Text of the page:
A New, Continuous 5400 Yr-long Paleotsunami Record from Lake Huelde, Chiloe Island, South Central Chile.

Tuesday, 16 December 2014
Philipp Kempf1, Jasper Moernaut2, Willem Vandoorne1, Maarten E Van Daele1, Mario Pino2, Roberto Urrutia3 and Marc A O De Batist1, (1)Ghent University, Renard Centre of Marine Geology, Ghent, Belgium, (2)Universidad Austral de Chile, Escuela de GeologĂ­a, Instituto de Ciencias Ambientales & Evolutivas, Valdivia, Chile, (3)Universidad de Concepcion, Concepcion, Chile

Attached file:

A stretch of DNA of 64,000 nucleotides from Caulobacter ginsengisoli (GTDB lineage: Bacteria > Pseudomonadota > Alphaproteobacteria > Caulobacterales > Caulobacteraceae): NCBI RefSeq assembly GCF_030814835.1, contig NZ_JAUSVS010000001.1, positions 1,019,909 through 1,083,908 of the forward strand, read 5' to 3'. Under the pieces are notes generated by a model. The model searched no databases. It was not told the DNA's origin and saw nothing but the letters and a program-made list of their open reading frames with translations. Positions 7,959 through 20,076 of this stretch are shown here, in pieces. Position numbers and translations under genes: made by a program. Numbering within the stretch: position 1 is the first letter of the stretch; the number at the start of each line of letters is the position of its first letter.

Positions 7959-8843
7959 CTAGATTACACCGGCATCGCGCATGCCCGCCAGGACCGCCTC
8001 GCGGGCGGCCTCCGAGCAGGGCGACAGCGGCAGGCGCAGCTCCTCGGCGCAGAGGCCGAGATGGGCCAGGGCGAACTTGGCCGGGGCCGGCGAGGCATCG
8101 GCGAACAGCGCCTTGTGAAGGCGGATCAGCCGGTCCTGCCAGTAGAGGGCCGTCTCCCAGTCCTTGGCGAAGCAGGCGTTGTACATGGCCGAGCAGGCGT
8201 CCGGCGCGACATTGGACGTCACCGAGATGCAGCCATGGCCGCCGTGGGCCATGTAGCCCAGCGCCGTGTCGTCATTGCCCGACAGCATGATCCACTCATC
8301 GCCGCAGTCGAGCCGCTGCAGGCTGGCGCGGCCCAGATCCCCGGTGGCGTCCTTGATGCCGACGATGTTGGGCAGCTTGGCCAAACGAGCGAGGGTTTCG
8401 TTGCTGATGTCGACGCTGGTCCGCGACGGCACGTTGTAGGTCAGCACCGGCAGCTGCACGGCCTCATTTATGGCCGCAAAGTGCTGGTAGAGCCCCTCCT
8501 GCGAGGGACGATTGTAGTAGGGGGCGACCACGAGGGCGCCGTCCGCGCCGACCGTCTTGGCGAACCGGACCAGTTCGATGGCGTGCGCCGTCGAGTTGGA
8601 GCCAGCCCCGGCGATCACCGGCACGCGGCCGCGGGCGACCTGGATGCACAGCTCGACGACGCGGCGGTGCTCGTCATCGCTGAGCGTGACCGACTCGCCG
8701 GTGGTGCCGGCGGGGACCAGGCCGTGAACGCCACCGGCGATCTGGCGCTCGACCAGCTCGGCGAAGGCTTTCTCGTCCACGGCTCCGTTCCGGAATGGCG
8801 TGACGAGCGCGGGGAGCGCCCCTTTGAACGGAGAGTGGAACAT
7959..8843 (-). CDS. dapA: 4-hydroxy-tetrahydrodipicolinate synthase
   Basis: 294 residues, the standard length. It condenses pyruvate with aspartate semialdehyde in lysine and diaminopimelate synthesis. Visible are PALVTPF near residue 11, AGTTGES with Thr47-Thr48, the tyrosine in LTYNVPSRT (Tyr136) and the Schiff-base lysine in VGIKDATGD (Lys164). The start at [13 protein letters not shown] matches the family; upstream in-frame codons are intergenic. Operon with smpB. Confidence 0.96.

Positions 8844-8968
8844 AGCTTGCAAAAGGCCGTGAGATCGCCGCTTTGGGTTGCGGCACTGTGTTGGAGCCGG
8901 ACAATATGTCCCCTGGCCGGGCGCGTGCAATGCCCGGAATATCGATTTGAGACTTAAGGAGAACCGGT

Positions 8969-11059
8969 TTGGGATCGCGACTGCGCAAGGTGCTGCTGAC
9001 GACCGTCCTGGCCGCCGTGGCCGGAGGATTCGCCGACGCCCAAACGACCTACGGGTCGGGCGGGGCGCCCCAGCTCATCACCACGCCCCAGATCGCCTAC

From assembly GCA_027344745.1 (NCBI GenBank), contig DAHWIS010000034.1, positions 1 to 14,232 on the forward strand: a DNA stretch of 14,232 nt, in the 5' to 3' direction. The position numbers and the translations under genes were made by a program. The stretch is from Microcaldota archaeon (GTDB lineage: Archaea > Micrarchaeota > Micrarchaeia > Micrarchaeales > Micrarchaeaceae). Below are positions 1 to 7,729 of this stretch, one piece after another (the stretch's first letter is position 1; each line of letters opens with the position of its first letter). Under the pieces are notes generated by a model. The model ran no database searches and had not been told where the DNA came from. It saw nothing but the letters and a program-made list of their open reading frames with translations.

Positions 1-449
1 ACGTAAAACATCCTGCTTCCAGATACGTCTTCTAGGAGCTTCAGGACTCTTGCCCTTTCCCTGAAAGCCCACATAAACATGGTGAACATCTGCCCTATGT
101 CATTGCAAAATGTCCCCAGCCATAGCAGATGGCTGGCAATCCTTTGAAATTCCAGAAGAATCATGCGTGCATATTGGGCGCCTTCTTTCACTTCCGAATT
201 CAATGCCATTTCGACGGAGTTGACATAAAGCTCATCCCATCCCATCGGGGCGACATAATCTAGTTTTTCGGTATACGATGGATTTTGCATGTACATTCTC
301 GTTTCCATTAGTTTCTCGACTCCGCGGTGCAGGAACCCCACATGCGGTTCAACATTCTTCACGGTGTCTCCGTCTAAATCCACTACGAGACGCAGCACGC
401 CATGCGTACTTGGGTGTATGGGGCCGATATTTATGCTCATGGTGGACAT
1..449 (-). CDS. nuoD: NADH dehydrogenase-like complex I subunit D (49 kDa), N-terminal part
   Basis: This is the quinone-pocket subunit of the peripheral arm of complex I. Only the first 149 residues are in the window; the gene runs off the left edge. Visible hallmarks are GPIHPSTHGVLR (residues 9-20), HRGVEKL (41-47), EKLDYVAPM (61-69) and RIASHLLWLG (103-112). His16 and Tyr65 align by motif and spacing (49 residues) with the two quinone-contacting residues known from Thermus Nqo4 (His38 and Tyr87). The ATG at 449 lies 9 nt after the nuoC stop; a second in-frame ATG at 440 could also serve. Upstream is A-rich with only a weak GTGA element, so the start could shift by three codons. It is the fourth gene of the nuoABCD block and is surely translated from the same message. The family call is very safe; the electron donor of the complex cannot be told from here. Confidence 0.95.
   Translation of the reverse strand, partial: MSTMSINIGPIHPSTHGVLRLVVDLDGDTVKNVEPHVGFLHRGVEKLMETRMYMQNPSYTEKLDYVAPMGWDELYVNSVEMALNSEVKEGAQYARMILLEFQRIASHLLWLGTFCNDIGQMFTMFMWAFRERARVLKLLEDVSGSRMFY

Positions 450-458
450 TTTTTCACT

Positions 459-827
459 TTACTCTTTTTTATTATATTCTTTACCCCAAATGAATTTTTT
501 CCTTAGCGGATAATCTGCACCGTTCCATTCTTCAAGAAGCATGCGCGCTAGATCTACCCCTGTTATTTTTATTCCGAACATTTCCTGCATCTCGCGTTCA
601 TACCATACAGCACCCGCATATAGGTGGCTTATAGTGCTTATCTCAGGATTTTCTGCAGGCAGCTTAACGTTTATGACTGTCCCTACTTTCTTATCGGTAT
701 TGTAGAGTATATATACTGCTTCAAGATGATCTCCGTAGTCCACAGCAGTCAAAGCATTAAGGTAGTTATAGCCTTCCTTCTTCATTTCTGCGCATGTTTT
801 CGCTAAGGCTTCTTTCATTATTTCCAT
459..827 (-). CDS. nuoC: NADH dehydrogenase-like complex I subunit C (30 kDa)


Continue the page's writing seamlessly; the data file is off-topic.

After the last decade of extreme tsunami events with catastrophic damage to infrastructure and a horrendous amount of casualties, it is clear that more and better paleotsunami records are needed to improve our understanding of the recurrence intervals and intensities of large-scale tsunamis. Coastal lakes (e.g. Bradley Lake, Cascadia; Kelsey et al., 2005) have the potential to contain long and continuous sedimentary records, which is an important asset in view of the centennial- to millennial-scale recurrence times of great tsunami-triggering earthquakes. Lake Huelde on Chiloé Island (42.5°S), Chile, is a coastal lake located in the middle of the Valdivia segment, which is known for having produced the strongest ever instrumentally recorded earthquake in 1960 AD (MW: 9.5), and other large earthquakes prior to that: i.e. 1837 AD, 1737 AD (no report of a tsunami) and 1575 AD (Lomnitz, 1970, 2004, Cisternas et al., 2005). We present a new 5400 yr-long paleotsunami record with a Bayesian age-depth model based on 23 radiocarbon dates that exceeds all previous paleotsunami records from the Valdivia segment, both in terms of length and of continuity. 18 events are described and a semi-quantitative measure of the event intensity at the study area is given, revealing at least two predecessors of the 1960 AD event in the mid to late Holocene that are equal in intensity. The resulting implications from the age-depth model and from the semi-quantitative intensity reconstruction are discussed in this contribution.